Email and CC:


“Whenever I send emails I do my best to copy my German colleagues on the cc: line. I want to keep them in the information-loop. But they do not always put me on the cc: line of their emails. Why don’t they keep me in the loop?”


This is one of those cultural differences which can seem minor. It is anything but minor, however. Email communication is about information sharing. And the flow of information is the lifeblood of any team, any organization, any company.

When critical information does not flow, it not only negatively impacts performance. It can lead to mistrust: “Hey, those folks are purposely keeping us out of the loop!”

American logic

When in doubt, Americans will add colleagues to the cc: line. The thinking is: “Joe, I have you in cc: because I think this information might be relevant to your work. I am not 100% sure, but I prefer to err on the side of keeping you in the loop. If the email is not relevant to you, just delete it. Sorry for the distraction.”

Joe’s thinking is: “Thanks, John. Yes, I would prefer to receive the email and decide for myself if it is relevant, than for you to make that decision for me. For only I can judge what is or is not relevant to me and my work. Thanks for putting me in cc: !”

German logic

The German approach is different, however. It goes like this: “Hmm, this email could be relevant to Ingrid, but I am not sure. I certainly don’t want to distract Ingrid from her work, so when in doubt, I will not put Ingrid in cc: .”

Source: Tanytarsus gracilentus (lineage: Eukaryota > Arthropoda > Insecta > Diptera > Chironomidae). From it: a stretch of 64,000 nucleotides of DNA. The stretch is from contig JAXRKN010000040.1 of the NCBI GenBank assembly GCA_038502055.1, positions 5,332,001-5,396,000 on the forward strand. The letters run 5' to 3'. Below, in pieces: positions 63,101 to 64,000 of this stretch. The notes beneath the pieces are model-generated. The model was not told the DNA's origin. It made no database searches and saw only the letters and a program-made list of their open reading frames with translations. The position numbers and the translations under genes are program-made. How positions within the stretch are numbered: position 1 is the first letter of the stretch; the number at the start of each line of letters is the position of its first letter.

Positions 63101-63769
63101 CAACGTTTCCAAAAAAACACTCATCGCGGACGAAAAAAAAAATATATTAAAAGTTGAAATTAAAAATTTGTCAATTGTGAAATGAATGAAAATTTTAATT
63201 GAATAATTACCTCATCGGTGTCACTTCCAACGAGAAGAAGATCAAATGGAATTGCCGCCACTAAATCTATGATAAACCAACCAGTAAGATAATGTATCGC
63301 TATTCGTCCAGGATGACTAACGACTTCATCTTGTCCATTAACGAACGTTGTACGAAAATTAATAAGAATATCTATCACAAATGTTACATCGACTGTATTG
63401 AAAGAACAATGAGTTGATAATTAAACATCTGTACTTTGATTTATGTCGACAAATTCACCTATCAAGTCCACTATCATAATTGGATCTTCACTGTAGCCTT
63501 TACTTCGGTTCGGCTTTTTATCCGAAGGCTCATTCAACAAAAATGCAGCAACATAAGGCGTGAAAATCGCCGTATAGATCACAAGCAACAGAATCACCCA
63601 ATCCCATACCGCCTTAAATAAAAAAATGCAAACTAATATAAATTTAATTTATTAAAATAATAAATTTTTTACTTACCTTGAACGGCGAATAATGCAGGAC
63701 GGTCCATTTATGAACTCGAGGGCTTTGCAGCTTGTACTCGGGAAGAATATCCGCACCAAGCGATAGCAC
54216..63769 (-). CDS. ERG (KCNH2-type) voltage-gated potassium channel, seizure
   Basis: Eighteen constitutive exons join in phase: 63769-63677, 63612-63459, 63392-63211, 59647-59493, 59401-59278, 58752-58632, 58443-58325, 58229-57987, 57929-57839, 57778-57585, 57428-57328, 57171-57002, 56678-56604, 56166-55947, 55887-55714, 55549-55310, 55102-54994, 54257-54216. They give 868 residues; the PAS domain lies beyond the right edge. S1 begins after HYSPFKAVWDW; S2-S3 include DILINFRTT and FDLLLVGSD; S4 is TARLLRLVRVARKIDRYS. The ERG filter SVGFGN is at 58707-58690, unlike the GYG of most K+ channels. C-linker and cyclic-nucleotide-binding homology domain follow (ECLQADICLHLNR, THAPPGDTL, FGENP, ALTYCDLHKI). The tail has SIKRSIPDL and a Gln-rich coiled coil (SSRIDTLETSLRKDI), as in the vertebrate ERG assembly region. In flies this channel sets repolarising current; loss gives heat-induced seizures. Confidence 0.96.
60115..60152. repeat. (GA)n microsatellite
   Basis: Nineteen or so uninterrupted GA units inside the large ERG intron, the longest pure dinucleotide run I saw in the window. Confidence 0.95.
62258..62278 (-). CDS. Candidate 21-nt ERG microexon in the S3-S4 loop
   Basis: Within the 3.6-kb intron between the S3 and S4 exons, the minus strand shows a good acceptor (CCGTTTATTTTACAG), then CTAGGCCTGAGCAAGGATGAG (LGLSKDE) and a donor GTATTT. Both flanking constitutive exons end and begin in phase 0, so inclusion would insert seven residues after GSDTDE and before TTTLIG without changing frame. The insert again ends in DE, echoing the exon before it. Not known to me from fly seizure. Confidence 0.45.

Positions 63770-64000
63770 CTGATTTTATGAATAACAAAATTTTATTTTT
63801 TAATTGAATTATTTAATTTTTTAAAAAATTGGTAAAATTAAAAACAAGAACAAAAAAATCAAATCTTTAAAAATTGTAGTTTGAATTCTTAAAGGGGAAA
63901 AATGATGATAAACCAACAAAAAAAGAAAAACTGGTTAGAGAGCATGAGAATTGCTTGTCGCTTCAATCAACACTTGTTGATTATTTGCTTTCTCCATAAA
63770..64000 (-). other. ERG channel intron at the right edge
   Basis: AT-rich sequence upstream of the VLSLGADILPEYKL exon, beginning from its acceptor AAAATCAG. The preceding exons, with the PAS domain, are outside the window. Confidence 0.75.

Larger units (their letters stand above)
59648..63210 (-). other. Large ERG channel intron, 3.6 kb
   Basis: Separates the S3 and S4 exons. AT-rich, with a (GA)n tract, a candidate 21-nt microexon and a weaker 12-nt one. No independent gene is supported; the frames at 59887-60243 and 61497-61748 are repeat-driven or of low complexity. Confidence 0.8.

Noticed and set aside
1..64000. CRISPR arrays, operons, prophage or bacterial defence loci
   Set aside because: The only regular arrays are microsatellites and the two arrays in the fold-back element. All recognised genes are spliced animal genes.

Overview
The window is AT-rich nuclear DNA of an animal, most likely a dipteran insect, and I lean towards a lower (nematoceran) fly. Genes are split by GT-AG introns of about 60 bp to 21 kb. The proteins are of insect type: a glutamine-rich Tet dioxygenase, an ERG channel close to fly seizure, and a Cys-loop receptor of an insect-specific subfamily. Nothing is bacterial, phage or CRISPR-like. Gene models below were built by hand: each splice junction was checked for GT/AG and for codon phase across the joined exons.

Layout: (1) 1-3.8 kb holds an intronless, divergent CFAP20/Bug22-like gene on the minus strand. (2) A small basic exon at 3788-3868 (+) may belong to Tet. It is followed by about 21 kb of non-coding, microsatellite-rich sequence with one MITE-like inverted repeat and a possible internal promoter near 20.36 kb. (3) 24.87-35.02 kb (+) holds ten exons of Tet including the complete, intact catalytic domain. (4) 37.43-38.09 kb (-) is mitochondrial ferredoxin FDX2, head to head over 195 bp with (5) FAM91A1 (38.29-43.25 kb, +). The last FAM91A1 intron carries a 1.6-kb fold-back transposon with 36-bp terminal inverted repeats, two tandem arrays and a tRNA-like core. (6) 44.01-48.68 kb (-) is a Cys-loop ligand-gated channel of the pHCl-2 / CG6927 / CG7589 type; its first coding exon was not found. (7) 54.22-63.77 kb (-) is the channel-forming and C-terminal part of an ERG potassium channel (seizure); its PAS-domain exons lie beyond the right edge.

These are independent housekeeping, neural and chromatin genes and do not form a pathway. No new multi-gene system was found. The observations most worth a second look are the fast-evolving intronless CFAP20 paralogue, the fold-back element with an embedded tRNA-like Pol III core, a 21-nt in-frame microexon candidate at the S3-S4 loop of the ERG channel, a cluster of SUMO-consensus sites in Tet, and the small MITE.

And Ingrid’s response would be: “Not a problem, Ulrich. We all send and receive too many emails anyway. I prefer not to receive emails if they do not address my work directly. If what you folks in the project are doing is relevant to my work, I will take the initiative to get myself in the information-loop. Thanks, Ulrich!”

The nuanced cultural difference above, however, is not the only difference at play in information-sharing. What if Americans and Germans differ in how they judge which kinds of information is relevant, important, or sensitive?


What if the German colleagues think: “All information regarding X is critical. We expect to be informed, at a minimum via the cc: line” and their American colleagues are not aware of this? What if the Americans view X to be less important, less critical?

The danger is twofold: Germans do not receive the information they need in order to do their work; those same Germans could misinterpret their American colleagues as purposely keeping them out of the information loop. “Information is power.”

Email and CC: